School of Rock

Reviewed By Ryan Arthur
Posted 10/18/03 05:13:39

"It's 'stickittotheman...onosis.'"
4 stars (Worth A Look)

Hail, hail, rock and roll. School Of Rock could've been a one-joke concept about 'the Man' looking down his nose at music, but thanks to Mike White, Richard Linklater and Jack Black, it is instead a love letter to music, and rock and roll music in particular. It helps that everyone involved, from the lead down through the supporting cast and crew, is completely reverent to the subject. What's more, you've got a potential showcase for debauchery in the rock music lifestyle, and it's all shunted to the back to make School of Rock a family film. But it's never preachy or saccharine. It is, however, pretty entertaining.

Jack Black is Dewey Finn, slacker and wannabe budding rock star. He's booted from his own band prior to an upcoming 'battle of the bands,' and is just about to get the heave-ho from his roommate Ned Schneebly (screenwriter Mike White) and Ned's humorless girlfriend Patti (Sarah Silverman, really reined in). Dewey hasn't been covering rent, and Patti's needled Ned into giving him the boot if he can't make his share by the end of the week. But Dewey's not the kind of guy who can hold (or who wants) a regular job. He lives for music. "I serve society by rocking!," he claims. Fair enough. But he's bandless (which, obviously, he needs to win the $20,000 grand prize at the upcoming Battle Of The Bands), and noble cause though it may be, serving society by rocking just ain't paying the bills.

Dewey intercepts a phone call meant for Ned, who serves society by substitute teaching. It seems that Horace Green, a posh private prep academy, has been recommended Ned, and the principal/headmistress Rosalie Mullins (Joan Cusack) needs him in a flash. So, at the prospect of easy money, Dewey pulls a Single White Female and becomes Ned. He'll just sit around and do nothing, collect his paychecks, and search for new bandmates on the side. He finds those bandmates in his class at Horace Green, when after seeing them in their music class, Dewey's inspired to teach the kids the importance of rock, all under the nose of Mullins and the kids' parents.

Of course, it all builds to the battle of the bands showdown between Dewey's students and his former bandmates. The results are unimportant, because in the end, it's ultimately less about Dewey winning than about how he's matured, thanks to the kids. The teacher has learned from the students. Aww.

The plot is kind of by-the-numbers, but Jack Black amps it up. White wrote the part specifically for him, and there's a lot of Black in Dewey, as everyone knows how serious about his music Black is. It shows. When Dewey gets this wide-eyed maniacal look talking about rock and his influences, it's not so much acting as it is Black consuming the role. It's an almost overwhelming performance. Dewey has to deal with kids that have performance and personal issues, and it always turns out for the best.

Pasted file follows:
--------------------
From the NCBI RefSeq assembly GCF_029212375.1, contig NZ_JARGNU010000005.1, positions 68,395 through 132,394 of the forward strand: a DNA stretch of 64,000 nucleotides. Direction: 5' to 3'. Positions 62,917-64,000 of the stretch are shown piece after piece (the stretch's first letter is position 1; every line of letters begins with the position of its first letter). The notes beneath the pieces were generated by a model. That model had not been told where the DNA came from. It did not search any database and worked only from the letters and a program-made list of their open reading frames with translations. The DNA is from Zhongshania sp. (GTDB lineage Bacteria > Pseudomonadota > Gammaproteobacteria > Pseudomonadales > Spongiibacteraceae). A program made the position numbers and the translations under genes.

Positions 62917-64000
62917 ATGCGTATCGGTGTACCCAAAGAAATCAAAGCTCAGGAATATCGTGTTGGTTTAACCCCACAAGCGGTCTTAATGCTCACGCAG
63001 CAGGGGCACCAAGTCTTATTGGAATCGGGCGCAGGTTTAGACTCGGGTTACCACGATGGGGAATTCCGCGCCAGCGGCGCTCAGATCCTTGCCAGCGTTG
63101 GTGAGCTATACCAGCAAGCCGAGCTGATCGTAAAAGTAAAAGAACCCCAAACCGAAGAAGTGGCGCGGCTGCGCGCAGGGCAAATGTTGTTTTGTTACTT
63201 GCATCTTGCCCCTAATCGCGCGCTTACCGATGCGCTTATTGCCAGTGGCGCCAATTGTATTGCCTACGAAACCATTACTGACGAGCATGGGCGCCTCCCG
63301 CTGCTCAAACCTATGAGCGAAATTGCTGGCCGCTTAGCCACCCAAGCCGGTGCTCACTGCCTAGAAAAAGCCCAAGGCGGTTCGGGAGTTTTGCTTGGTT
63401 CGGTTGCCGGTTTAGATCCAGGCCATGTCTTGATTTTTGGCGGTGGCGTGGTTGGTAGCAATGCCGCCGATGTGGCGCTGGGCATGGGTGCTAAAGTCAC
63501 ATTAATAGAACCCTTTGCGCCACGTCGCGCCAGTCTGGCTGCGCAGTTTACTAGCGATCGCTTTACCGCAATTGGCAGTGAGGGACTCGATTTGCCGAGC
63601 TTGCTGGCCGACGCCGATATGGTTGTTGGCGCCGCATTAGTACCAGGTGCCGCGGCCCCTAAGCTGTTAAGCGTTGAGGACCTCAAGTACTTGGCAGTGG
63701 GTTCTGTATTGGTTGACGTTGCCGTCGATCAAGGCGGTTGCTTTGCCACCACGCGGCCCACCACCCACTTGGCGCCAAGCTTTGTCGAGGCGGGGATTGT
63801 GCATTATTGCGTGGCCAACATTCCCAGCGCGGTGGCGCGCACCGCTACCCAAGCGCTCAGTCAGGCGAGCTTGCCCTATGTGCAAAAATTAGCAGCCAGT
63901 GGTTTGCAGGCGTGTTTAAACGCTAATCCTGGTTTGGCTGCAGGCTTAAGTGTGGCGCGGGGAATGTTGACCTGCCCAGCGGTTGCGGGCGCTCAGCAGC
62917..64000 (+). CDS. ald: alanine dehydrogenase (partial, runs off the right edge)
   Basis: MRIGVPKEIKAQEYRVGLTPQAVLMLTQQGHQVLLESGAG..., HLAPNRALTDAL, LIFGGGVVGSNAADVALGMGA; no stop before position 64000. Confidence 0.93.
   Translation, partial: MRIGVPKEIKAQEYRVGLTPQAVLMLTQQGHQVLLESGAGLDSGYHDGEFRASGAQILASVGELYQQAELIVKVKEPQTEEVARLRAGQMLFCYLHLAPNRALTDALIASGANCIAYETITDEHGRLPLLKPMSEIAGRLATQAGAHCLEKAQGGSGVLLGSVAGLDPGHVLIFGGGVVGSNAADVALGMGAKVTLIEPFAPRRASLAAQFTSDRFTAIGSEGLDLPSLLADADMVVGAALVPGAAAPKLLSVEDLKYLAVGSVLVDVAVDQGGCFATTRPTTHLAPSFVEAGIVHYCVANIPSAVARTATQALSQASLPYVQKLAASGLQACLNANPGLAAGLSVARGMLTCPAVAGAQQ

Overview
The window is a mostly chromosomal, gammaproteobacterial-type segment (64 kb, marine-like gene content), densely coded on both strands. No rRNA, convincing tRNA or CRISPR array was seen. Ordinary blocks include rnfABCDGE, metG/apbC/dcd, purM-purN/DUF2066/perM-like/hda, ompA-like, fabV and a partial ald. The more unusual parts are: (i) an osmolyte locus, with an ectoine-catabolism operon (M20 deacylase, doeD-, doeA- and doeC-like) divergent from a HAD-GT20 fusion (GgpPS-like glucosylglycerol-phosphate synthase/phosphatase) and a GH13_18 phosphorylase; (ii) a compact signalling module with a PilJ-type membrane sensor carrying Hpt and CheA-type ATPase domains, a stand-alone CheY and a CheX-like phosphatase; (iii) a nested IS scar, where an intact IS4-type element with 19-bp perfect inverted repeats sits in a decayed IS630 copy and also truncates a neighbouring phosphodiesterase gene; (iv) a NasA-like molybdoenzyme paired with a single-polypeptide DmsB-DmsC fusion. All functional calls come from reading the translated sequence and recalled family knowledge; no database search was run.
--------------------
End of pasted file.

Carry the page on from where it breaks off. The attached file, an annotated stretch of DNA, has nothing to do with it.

Aside from Black, the kids play their parts well. Each of the primary band members was cast on their musical or singing ability rather than acting experience (since none of them apparently have any, according to the IMDb). This is a good thing, because it's got to be believable that this group of students can ultimately get onstage and collectively rock your fuckin' socks off. White plays Ned as a doormat, which is what he needs to be, and Silverman's Patti is appropriately bitchy without being the acidic character that you know she could be played as. Joan Cusack has always been a favorite, so it's always fun to watch her. She's got Mullins pegged as a straight-laced, buttoned-down type, afraid to let too much go or give the kids too much slack. Dewey ultimately gets her to cut loose in a moment of weakness involving beer and Edge Of Seventeen that pays off in the film's final reel. Fun stuff.

Oh, sure, PG-rated Jack Black is not nearly as funny as R-rated Jack Black, but he's still far more entertaining than most comedic actors going today. And really, how often do you see truly family-friendly films that don't revert to pure sugar while boring parents, making kids restless, and insulting the intelligence of everyone? School Of Rock is the kind of movie that I'd gladly take kids to, because it's smart and funny and has a healthy appreciation for music. It could've been the second coming of Airheads. It's not. School Of Rock stands on its own.

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